Recent Posts

Pages: 1 2 [3] 4 5 ... 10
I will be grabbing this after hearing those excerpts. Sounds really nice. Excellent trumpet playing at the opening of the finale, too. They are also releasing a blu-ray of Korngolds 'Die Tote Stadt' which I will also find it's way in to my collection.
Brief excepts now available at Presto Classical. I must say, they really do sound quite good!
Your motivations are valid, Barry, since I don't believe this set is geared towards "Mahlerians" like all of us. For us it's more about the potential individual purchases, which may be part of the reason they're releasing these ones individually; they know there are many diehard Mahler fans out there that are going to pick and choose.

Surprised they didn't do this with the Bruckner set.
Not to sound too cynical, but they probably didn't know if this M9 with Petrenko would happen or not, and they needed to generate some sales and excitement in the mean-time. Also, people have been clamoring for a complete Haitink B.P.O. cycle - a sentiment for which I simply do not share. Many of those same people probably don't care that there will never be a Hatink/B.P.O. M8 - having this M9 makes their dream one step closer to being complete. 

I refuse to spend a dime on this until I can hear the Dudamel M3 and the Rattle M8 with Johan Botha.
K. Petrenko is conducting Mahler 9 next week with the BPO. That's probably going to be good.

Perhaps they could've waited another 6 months before releasing this set?

I'm glad we still have this new Haitink recording, not that we needed a third (fourth?) M9 from Haitink.
It's interesting that they chose performances with very normal tempos and durations, and then this Haitink M9 is one of the longest in the entire catalogue. A bit extreme if you ask me, so I don't think it's the best choice for this being a sort of 'introductory set' to Mahler newbies. It's a very moving Ninth, but certainly an outlier in this set with almost Maazel-ian tempos (Maazel's Philharmonia recording still holds the record for longest M9, I believe, clocking in at over 95 minutes). It's funny, Maazel's tempos are so extreme that you can compile a cycle where Maazel's record breaking M8 and M9 (97' and 95', respectively) are longer than an average recording of M3 by someone else.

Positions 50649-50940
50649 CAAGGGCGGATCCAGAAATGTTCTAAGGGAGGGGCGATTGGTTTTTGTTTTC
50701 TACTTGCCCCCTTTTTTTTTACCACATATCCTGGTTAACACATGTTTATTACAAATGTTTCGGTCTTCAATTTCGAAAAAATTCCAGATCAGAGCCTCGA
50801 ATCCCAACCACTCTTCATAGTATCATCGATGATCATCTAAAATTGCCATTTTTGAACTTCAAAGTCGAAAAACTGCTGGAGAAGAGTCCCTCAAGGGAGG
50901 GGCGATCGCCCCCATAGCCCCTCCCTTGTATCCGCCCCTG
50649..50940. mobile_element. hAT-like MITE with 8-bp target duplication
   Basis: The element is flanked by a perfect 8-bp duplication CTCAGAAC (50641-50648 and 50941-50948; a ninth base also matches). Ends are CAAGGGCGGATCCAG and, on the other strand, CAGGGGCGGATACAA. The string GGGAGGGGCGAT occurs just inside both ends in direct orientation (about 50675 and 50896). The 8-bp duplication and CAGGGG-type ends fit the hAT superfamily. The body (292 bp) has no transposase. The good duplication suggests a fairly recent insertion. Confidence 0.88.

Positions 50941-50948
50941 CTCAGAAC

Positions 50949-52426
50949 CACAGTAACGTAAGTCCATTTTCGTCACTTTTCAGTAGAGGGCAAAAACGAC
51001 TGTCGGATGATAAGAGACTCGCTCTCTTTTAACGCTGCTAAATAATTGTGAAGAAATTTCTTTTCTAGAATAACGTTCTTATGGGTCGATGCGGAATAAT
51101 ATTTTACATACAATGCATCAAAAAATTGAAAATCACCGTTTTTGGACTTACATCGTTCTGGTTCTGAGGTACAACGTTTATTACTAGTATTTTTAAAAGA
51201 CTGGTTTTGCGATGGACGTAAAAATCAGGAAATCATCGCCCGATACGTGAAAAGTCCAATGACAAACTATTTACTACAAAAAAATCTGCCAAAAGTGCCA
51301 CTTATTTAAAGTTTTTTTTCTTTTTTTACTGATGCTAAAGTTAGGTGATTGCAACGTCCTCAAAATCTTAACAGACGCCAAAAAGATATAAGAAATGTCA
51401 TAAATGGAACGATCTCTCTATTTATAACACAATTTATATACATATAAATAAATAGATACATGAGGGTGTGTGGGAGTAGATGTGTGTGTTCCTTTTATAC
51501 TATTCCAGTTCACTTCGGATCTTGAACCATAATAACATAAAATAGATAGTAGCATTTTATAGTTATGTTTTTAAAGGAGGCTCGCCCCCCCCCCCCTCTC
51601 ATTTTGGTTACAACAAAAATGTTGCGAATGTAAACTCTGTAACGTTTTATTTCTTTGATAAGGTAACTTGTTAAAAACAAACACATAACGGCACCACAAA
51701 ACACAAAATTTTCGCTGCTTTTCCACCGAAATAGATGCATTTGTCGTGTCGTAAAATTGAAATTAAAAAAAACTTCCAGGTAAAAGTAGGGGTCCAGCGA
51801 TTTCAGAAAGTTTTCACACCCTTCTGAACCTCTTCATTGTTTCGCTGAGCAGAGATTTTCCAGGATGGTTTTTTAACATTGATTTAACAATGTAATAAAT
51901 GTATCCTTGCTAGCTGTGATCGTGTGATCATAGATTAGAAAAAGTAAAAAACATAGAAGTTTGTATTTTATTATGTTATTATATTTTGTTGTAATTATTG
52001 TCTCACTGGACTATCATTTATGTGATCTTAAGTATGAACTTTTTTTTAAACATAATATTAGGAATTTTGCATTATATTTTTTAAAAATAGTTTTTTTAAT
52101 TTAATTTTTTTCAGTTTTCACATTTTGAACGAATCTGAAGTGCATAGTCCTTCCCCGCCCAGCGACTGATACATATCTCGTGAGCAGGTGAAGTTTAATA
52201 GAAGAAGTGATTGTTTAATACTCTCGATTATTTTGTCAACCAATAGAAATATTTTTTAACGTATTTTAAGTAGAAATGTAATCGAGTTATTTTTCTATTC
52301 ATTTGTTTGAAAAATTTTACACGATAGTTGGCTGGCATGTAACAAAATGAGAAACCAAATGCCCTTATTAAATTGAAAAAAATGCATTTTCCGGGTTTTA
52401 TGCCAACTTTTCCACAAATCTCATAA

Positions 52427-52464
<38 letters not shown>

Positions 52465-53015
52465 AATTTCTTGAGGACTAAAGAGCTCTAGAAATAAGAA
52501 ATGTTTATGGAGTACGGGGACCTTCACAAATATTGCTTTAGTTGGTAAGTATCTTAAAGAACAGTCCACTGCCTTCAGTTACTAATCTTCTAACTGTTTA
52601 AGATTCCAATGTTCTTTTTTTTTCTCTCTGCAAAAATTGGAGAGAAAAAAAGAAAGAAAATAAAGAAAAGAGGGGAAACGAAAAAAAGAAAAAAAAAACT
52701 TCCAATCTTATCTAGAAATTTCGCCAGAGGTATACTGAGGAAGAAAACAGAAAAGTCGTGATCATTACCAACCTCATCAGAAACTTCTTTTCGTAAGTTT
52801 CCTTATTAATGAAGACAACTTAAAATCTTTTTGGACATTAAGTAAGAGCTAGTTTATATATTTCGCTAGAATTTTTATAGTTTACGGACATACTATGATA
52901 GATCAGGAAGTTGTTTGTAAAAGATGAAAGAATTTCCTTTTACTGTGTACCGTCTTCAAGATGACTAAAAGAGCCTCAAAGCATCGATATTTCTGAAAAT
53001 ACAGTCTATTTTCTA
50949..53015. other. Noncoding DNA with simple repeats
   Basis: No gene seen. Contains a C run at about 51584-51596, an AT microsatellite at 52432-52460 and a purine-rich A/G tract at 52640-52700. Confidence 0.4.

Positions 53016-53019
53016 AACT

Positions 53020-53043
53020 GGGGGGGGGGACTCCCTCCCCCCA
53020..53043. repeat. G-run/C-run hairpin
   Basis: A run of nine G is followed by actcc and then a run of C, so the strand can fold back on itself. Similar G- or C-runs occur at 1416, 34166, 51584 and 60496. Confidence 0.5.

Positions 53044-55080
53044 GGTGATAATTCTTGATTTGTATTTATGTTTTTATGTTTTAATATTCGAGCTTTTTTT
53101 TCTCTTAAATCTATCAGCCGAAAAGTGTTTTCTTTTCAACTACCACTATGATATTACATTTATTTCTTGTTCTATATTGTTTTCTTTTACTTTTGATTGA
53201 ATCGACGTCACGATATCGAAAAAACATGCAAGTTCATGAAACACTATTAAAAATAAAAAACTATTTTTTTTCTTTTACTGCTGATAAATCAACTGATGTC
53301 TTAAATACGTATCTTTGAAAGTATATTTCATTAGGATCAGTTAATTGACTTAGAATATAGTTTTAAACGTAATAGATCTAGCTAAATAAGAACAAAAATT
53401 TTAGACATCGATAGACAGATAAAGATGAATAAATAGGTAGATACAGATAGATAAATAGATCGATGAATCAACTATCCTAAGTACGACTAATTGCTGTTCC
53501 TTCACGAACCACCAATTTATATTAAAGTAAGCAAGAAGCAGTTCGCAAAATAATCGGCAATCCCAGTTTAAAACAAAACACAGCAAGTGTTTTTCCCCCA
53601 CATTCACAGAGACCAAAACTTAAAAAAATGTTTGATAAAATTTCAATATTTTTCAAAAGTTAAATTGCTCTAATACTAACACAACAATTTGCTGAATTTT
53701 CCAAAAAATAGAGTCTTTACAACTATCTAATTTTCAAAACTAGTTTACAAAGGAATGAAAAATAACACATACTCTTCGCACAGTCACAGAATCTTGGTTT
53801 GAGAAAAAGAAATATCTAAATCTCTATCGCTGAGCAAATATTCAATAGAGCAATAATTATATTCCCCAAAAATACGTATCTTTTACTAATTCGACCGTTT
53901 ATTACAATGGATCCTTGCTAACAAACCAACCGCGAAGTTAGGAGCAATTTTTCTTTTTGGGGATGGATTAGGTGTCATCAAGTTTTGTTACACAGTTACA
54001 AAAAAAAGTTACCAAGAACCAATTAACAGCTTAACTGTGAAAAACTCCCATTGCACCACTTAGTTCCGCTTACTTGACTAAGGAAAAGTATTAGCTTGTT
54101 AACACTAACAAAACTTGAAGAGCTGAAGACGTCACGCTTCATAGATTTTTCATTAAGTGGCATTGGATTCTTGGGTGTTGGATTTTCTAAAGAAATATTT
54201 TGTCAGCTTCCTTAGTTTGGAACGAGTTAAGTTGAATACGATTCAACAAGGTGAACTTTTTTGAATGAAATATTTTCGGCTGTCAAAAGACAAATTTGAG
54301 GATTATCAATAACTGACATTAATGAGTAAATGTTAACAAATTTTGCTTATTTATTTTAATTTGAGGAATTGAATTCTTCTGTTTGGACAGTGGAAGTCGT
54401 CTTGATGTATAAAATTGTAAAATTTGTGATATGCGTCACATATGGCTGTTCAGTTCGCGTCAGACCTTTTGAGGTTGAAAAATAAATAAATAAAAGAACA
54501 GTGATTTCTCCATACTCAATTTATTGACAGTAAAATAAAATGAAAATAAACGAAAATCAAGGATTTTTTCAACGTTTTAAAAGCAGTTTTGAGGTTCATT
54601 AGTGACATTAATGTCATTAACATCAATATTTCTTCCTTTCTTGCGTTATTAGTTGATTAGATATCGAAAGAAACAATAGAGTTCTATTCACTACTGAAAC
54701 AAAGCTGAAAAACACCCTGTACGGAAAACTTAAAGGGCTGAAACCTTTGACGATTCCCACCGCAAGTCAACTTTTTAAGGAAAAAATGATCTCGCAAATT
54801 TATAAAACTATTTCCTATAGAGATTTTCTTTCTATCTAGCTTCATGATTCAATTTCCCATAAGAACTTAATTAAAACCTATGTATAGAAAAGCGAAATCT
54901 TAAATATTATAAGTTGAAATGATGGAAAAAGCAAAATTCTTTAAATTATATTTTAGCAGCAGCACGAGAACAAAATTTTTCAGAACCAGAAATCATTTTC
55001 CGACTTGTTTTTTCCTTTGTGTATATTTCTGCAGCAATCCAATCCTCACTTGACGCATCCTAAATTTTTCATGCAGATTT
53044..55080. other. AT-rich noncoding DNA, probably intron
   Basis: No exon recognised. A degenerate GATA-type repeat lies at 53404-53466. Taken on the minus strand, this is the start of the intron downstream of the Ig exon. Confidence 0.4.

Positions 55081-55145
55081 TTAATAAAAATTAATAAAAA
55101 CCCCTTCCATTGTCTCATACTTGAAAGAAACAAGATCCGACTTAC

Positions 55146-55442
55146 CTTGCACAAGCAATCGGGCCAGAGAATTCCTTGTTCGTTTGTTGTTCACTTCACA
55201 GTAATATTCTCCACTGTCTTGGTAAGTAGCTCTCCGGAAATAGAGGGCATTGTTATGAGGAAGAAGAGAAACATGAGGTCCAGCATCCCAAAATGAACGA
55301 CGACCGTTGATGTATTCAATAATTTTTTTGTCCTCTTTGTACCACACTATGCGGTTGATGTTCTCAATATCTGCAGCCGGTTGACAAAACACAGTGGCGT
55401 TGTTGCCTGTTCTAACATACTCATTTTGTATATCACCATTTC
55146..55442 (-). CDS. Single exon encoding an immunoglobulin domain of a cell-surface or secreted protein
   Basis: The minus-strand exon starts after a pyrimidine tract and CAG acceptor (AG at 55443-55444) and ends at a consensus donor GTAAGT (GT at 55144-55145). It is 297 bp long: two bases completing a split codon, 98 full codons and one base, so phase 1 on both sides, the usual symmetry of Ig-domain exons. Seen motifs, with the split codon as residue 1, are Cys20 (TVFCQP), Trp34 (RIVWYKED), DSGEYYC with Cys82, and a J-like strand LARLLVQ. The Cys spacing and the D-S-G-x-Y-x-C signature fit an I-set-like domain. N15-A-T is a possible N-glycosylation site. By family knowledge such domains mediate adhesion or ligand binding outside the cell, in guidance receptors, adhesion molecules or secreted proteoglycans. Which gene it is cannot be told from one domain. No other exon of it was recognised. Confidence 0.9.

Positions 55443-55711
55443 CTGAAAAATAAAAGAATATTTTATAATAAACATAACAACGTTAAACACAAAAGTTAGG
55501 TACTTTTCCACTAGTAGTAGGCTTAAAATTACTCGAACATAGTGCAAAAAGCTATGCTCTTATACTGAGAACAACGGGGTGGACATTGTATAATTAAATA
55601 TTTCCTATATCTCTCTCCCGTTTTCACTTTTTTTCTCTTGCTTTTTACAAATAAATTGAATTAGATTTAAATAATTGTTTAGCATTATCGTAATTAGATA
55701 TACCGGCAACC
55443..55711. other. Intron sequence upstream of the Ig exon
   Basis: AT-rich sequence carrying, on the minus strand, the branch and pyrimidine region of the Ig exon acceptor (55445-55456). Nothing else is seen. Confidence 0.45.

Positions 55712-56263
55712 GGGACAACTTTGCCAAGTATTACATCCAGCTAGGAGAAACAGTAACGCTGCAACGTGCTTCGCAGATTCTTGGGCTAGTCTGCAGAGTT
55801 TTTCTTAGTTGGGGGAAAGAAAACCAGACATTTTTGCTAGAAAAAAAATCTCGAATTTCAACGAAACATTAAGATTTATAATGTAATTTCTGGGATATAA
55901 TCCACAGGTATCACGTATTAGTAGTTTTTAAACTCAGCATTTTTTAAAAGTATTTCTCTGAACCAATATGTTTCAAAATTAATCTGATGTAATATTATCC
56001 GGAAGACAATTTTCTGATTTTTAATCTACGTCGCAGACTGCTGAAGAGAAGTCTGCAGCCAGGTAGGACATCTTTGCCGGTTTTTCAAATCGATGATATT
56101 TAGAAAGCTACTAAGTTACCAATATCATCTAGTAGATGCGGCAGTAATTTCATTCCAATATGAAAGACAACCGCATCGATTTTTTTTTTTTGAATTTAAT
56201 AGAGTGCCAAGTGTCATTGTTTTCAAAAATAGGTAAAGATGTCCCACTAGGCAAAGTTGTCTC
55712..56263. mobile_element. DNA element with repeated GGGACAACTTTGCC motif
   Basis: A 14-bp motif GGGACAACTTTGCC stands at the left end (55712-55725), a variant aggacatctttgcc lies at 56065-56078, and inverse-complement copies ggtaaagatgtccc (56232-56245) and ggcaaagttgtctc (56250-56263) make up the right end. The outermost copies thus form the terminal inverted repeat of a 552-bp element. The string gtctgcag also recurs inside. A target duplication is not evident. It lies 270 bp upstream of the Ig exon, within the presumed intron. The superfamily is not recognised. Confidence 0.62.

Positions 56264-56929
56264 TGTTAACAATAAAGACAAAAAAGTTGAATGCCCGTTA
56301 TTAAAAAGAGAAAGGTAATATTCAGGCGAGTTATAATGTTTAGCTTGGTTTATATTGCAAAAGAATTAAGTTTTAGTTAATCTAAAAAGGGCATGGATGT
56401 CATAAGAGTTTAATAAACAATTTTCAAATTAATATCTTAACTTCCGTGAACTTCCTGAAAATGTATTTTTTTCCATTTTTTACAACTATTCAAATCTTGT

Rattle did a fantastic Ninth with the BPO in Taiwan in 2011 (it's on the BPO's digital archive). Maybe they were actively avoiding too many conductor repeats for this BPO cycle, and Rattle's also the only person who's conducted 7 and 8 in the last 10 years. Options were probably limited.
This is still a bit of a shoulder shrugging, "who cares!" for me. The B.P.O. already has a boat load of really good Mahler 9 recordings. The Rattle M7 is good (not great). The Petrenko M6 is good (not truly great). I don't particularly care about Harding's M1, nor Nezet-Seguin's M4 (unless he has a really good vocalist). I already own a DVD of a great M2 with Nelsons/Vienna Phil. at Salzburg. Therefore, I'm still hinging my decision of possibly purchasing the download of this set upon Dudamel's M3 and Rattle's M8 (which has John Botha!) - neither of which I can hear at this point.
I can't get this brief video to play.
Wow! I love that doleful sound of the tenor horn. I only listened on my phone speakers (at work now), but I couldn’t hear the bells well at the end. I’ll have to give it a real listen later.
That climax gives Stenz a run for his money though!
Pages: 1 2 [3] 4 5 ... 10
SMF spam blocked by CleanTalk